Did you resolve to get outdoors, hike or bike more this year? Hiking and biking outdoors can not only give you a calorie burn, but it can help reduce stress, too. Lucky for you the Dallas area is home to a range of hiking paths and bike trails. Here are 10 biking and hiking trails around Dallas for you to consider.

1. Dogwood Canyon

Where: Cedar Hill
Easy, Moderate, Difficult
Dogwood Canyon Audubon Center offers over two miles of trails that wind through the forested canyon. For a leisurely hike, consider the easy half-mile roundtrip Canyon Floor Trail. And for those seeking a challenge, the strenuous West Loop, which provides impeccable panoramic views, is a good option. The natural area also has a Nature Play area that is great for kids. Here, leashed-dogs are only allowed on on Sundays. Dogwood Canyon Audubon Center is located on FM 1382 between Northwood University and Cedar Hill State Park.

2. Cedar Ridge Nature Center

Black-capped Vireo (endangered)

Where: South Dallas
Easy, Moderate, Difficult
Offering nine miles of hiking trails, this South Dallas nature preserve spans 600 acres. Located between Mountain Creek Parkway and FM 1382 and just 20 minutes from the center of the city, this natural habitat offers trails that range from easy to difficult. Cedar Ridge Nature Center is filled with wildlife, like the rare black-capped Vireo, as well as butterfly gardens, and picnic areas.

3. L.B. Houston Nature Trail

Where: Northwest Dallas
Easy, Moderate
Great for mountain biking, this 10-mile trail in Northwest Dallas offers experiences for riders of varying abilities, from beginner to intermediate. While not entirely reserved for biking, this multi-use trail near the Trinity River is open to all outdoor lovers. Bike riders and hikers can access the area via California Parkland Road.

 4. Katy Trail

Trail Riders

Where: Dallas Proper
This popular hiking and biking destination has quickly become a favorite of Dallas outdoor enthusiasts since its creation in 2000. In fact, each year Katy Trail attracts more than one million visitors. Great for jogging, walking the dog, or leisurely bike riding, this well-maintained Dallas hiking trail is comprised of a 30-acre park and 125 acres of urban parkland, connected by bike paths and pedestrian walkways. Park near Knox Street for best access to the trail. Or, to access Katy Trail from Downtown Dallas, park at Reverchon Park, near the baseball fields.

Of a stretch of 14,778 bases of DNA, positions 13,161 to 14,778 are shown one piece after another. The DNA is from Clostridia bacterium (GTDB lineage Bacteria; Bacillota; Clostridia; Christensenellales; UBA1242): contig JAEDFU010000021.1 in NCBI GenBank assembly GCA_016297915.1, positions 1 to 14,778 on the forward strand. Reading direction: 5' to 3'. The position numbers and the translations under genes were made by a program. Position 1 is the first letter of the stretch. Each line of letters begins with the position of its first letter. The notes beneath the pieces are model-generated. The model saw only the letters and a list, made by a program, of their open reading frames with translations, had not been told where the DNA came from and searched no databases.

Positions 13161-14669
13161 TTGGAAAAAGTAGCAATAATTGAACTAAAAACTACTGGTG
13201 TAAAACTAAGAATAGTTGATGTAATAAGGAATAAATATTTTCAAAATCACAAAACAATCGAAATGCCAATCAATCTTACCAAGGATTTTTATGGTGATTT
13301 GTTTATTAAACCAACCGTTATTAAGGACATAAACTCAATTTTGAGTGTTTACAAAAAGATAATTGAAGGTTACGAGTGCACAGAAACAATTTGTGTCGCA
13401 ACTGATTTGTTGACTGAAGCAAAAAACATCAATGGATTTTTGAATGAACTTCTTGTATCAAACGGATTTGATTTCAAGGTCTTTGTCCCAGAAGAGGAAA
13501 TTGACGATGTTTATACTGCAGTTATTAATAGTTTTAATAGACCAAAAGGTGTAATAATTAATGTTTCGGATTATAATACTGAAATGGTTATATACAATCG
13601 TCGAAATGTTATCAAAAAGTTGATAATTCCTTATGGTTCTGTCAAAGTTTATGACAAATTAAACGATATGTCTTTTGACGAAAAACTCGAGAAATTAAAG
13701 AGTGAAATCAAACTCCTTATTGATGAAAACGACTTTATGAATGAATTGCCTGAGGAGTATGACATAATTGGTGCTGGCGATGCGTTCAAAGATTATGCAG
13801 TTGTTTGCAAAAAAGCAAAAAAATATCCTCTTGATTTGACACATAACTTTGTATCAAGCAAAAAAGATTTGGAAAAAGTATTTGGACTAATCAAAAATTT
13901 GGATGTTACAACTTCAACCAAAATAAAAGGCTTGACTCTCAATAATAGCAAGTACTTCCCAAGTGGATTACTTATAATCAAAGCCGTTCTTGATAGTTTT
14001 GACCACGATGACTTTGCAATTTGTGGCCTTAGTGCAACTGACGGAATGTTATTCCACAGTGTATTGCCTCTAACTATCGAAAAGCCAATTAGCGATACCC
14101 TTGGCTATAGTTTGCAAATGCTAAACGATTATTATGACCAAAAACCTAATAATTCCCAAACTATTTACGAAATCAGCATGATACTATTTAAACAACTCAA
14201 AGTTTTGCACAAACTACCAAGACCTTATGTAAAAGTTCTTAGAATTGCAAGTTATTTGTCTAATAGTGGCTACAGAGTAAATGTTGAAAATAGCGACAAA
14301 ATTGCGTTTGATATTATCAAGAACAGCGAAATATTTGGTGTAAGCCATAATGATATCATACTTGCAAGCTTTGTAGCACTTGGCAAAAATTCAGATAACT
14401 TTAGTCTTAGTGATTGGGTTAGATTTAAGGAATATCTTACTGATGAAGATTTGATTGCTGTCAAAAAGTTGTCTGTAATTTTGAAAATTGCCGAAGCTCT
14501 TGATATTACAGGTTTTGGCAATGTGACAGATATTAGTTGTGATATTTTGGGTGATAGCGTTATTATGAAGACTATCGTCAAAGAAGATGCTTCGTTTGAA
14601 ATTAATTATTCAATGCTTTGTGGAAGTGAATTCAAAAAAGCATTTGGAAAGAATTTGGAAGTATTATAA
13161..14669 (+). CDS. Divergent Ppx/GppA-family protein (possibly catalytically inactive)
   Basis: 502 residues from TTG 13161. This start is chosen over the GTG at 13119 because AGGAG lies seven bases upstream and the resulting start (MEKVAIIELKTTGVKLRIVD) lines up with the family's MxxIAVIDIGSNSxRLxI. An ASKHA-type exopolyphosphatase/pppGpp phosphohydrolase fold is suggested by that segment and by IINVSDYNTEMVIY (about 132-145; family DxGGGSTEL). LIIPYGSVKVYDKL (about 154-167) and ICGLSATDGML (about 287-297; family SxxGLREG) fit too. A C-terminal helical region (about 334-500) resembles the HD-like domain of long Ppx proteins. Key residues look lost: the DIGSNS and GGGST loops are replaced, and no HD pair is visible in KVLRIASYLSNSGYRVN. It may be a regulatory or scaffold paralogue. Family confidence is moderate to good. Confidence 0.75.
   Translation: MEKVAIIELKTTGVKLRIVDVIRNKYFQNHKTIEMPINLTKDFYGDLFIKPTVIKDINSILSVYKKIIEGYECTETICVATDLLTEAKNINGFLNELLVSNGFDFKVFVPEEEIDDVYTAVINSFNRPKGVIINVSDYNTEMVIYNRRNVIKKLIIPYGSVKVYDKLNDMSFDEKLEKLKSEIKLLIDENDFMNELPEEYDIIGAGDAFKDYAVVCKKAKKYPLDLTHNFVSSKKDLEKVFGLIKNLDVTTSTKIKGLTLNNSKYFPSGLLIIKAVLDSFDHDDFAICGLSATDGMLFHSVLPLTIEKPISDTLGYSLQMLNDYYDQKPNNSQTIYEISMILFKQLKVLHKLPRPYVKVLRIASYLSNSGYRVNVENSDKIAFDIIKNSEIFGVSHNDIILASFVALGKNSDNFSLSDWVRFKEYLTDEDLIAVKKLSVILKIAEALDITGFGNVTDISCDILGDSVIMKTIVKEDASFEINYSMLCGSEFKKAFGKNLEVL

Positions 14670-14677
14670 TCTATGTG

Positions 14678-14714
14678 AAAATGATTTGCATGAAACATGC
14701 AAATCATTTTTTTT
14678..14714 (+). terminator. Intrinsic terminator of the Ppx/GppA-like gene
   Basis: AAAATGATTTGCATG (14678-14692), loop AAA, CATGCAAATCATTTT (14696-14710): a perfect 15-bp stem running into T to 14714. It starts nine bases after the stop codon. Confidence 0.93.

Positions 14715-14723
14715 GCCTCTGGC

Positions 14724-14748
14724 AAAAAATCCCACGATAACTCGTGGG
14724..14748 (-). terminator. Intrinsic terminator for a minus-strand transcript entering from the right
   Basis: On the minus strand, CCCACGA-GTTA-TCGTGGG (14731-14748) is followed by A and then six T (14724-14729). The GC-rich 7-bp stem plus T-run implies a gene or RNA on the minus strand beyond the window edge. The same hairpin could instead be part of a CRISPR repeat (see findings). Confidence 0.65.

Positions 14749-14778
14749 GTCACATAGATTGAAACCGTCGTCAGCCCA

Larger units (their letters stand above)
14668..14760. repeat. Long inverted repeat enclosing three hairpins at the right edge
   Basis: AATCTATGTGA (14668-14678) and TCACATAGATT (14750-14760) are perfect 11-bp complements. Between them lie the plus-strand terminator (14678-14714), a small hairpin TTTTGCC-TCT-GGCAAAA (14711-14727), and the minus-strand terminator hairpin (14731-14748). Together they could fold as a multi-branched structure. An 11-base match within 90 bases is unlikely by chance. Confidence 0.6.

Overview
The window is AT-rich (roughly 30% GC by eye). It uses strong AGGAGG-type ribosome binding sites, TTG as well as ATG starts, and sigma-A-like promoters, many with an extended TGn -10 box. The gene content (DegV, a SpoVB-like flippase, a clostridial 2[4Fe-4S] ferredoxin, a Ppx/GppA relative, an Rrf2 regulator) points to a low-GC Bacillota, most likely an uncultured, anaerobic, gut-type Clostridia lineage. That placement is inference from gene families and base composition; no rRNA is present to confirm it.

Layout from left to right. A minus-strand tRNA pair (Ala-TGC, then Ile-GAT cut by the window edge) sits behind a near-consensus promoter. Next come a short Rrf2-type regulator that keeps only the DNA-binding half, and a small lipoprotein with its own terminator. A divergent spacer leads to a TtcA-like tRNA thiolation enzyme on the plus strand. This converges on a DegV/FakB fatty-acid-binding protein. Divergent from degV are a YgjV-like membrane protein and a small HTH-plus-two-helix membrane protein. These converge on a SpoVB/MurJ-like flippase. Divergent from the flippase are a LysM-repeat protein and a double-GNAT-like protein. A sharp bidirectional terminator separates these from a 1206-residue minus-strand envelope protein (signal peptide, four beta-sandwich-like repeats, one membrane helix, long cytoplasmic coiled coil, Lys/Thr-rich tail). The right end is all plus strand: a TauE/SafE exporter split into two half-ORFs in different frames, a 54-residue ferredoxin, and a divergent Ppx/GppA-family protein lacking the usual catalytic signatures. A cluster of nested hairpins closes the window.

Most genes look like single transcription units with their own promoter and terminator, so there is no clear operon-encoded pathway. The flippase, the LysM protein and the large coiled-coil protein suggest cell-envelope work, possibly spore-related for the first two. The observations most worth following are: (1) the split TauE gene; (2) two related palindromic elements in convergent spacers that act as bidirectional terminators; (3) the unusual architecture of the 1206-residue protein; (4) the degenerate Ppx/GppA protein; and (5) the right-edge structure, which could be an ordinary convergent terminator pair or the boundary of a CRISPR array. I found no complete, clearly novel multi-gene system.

5. Arbor Hills Nature Center

Hiking in the Woods_2092

Where: Plano/Collin County
Easy, Moderate
This 200-acre park and trail system is great for walking, jogging, orienteering, and hiking. Here, sections of the trail systems are divided up between a designated off-road cycling trail that spans 2.8 miles, a paved 3-mile recreational trail, and 3 miles of unpaved trail for pedestrians only. Pets are allowed. Arbor Hills can be accessed via Parker Road and is just a short distance from The Place at Harvestree.

6. Oak Cliff Nature Preserve

Where: Oak Cliff
This 8-mile trail, which consists of six loops, is frequently used by trail runners, hikers and off-road cyclists. This moderate Dallas-area hiking trail is notable for its wildflowers, wet water crossing and open areas. Oak Cliff is accessible via Pierce Street. Leashed dogs are welcome.

7. Spring Creek Forest

Spring Creek Forest Preserve

Where: Garland
Located in North Garland, just 14 miles from Downtown Dallas, this moderately-trafficked route, which offers both paved and unpaved trails, is good for all skill levels, especially for beginners. Leashed dogs are allowed on the the 2.5-mile loop. Parking is available at 1770 Holford Road.

8. Windmill Hill

Where: Desoto
75 acres of nature preserve make up Windmill Hill. Located at the southeast corner of Wintergreen and Duncanville Roads, this natural area provides a foot-trail that winds through greenery and preserved flowers. Comprised of gentle slopes and some steep areas, Windmill Hill is rated moderate. The trail is pet-friendly.

9. Fort Worth Nature Center and Refuge

Buffalo herd

Where: Northwest Fort Worth
Easy, Moderate
It’s not unusual to spot wildlife like deer or bison when hiking through this 20-mile nature center and refuge. While good for varying skill levels, hikers should expect tall grass along the natural trails. Note, admission is required to access the refuge. Trails can be accessed via the Nature Center entrance. Dogs on leashes are permitted.

10. Sansom Park

Wheels are touching

Where: Fort Worth/Tarrant County
Easy, Moderate, Difficult
Comprised of multiple connection loops, the trails at Sansom Park provides challenging bike trails for riders of varying experience levels, from beginner to expert. Here, riders can find scenic vistas, including a view of Lake Worth. Hikers are also welcome and the trail is pet-friendly. Sansom Park is located just miles from the 820, off of Lake Worth Boulevard.

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